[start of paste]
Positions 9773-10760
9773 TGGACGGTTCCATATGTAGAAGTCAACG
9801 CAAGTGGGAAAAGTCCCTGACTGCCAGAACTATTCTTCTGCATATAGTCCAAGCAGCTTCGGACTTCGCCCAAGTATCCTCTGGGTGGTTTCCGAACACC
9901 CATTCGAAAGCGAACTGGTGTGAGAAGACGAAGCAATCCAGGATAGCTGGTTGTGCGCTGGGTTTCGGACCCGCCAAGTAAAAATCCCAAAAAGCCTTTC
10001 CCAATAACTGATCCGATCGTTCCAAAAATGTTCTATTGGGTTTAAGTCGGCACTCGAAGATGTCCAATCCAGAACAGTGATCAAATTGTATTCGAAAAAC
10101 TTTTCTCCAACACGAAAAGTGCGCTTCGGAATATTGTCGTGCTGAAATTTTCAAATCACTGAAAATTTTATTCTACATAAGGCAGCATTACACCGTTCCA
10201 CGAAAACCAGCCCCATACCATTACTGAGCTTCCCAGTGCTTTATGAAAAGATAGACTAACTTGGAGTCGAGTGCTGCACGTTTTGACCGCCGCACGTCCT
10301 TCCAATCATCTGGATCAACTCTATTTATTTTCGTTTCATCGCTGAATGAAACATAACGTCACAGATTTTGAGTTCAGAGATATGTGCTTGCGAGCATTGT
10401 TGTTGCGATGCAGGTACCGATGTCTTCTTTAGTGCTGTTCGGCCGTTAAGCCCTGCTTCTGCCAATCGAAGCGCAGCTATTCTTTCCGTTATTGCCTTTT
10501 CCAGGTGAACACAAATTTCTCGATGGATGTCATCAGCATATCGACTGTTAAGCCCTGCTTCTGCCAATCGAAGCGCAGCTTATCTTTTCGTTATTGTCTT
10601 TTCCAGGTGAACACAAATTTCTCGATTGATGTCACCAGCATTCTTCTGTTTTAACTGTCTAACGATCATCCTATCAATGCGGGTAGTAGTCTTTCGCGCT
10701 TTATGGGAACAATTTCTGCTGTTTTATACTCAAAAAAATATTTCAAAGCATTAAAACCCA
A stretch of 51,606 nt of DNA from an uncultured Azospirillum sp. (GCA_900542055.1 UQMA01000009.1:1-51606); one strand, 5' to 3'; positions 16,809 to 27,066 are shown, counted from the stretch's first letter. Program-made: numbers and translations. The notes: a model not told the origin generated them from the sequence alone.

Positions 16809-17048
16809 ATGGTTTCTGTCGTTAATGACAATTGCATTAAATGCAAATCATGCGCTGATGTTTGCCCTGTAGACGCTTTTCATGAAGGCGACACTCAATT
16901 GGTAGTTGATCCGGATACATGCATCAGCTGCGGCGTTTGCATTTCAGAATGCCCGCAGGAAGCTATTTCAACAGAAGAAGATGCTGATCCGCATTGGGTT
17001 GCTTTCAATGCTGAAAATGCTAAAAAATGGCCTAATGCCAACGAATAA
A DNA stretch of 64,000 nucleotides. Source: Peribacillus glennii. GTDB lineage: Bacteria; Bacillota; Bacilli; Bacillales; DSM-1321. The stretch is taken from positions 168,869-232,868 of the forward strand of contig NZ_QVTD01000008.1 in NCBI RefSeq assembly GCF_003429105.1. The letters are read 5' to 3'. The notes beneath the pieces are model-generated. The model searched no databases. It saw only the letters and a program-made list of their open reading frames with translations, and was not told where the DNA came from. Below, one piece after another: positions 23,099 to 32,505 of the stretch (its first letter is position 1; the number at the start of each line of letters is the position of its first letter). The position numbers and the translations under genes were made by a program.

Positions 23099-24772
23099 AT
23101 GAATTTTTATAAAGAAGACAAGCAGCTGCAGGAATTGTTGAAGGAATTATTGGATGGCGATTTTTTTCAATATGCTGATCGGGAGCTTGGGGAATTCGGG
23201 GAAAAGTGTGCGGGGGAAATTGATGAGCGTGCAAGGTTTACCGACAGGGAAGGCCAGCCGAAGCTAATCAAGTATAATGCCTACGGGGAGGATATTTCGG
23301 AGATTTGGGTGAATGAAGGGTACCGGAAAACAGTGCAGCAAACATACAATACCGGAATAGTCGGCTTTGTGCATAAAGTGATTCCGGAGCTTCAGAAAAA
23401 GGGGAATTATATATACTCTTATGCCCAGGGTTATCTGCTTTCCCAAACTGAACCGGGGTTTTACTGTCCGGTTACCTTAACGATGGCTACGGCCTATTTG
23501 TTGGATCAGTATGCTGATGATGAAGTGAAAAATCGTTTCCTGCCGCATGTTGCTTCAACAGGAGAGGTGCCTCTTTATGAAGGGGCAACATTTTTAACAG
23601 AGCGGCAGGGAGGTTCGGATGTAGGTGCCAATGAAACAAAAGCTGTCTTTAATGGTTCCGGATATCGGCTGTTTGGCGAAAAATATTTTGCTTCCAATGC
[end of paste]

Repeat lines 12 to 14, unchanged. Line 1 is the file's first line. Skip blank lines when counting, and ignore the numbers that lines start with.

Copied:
10701 TTATGGGAACAATTTCTGCTGTTTTATACTCAAAAAAATATTTCAAAGCATTAAAACCCA
A stretch of 51,606 nt of DNA from an uncultured Azospirillum sp. (GCA_900542055.1 UQMA01000009.1:1-51606); one strand, 5' to 3'; positions 16,809 to 27,066 are shown, counted from the stretch's first letter. Program-made: numbers and translations. The notes: a model not told the origin generated them from the sequence alone.

Positions 16809-17048